by Michael Wynne
Paperback, 72 pages (Kiss & Tell Press, 2011)
A first-hand account of what goes on in London’s saunas and sex clubs, and on phone-sex chat-lines. Generous and intimate details, as well as a no holds barred exploration of promiscuity, The Confessions of a Sex Addict, Part 1 is also the story of artists in London. Of the authors journey to become a writer, as well as his lesbian painter friend, McKenzie, and Zaid, the kathak dancer, all of them trying to make a living while making art. Covering the first six months of 2010, the book is also a chronicle of a year in which an earthquake devastated Haiti, floods wrecked large parts of Pakistan, and Eyjafjallajàkull erupted. Never before has a single writer elaborated on the steamy, anonymous goings-on of gay men in subterranean London with such psychological and physical honesty.
“It is a gay sex memoir that miraculously manages to go beyond sensationalist arousal… As much as it is a book about sex – abundant and mostly anonymous – it’s equally about relationships and the ways gay men relate to each other (however brief the timescale)… It’s not what you’d expect from this ‘type’ of book, and is all the more refreshing for it.” (Gay Times, London, 2012)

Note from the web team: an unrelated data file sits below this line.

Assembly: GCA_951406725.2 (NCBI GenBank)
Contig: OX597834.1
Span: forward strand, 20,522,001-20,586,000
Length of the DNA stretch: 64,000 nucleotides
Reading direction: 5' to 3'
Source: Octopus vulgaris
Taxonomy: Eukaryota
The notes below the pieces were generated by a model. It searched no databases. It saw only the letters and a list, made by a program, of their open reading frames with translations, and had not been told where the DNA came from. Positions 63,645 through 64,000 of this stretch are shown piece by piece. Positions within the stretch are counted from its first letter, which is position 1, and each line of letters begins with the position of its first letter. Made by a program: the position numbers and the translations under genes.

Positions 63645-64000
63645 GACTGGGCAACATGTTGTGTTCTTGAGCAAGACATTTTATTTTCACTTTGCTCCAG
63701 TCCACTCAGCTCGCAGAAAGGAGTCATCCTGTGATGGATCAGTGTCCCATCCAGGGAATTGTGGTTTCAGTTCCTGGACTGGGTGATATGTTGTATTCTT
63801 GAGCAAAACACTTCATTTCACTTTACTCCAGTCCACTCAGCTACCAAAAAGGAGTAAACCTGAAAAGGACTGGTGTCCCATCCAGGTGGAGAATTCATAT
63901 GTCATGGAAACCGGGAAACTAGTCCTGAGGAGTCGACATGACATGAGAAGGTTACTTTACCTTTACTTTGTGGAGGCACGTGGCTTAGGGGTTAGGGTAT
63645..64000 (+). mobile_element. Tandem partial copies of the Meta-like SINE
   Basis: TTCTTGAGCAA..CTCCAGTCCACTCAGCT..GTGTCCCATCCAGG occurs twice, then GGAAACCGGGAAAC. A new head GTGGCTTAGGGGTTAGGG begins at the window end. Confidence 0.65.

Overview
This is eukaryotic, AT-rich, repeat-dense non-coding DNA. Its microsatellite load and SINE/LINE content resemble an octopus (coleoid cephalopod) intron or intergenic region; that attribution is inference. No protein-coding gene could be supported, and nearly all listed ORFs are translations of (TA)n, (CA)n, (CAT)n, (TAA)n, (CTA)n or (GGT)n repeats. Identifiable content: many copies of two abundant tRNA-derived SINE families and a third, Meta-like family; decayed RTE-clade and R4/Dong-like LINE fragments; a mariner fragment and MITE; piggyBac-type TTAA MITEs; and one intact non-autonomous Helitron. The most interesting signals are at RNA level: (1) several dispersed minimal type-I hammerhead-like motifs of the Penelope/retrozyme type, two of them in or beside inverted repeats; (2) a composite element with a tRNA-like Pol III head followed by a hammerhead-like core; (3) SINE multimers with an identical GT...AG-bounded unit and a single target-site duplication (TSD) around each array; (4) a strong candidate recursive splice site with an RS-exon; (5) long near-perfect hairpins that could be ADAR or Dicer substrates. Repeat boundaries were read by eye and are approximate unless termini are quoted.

Certainly there is nothing sanitised, much less deodorised, about this narrative, but there is real tenderness and sensitivity, giving the lie to the tired cliché of emptiness and dissatisfaction supposedly inherent in the lives of aficionados (or addicts) of casual gay sex. It is this aspect of the book which one finds so utterly upbeat, positive and life-affirming, even where one may squirm in some discomfort at the detailing of particular sexual predilections and fetishes. There is little obvious angst here either, much less guilt, and it is all the better for that – spare us that pseudo-psychological, post-Freudian trope, we cry – and Wynne obliges us by doing so. (Tim Bennett-Goodman, Polari Magazine, November 2011)
“wonderfully frank and self- effacing fuck stories… make for addictive reading for even the prurient queer lit lover.” (advocate.com, March 2012)
All prices include postage.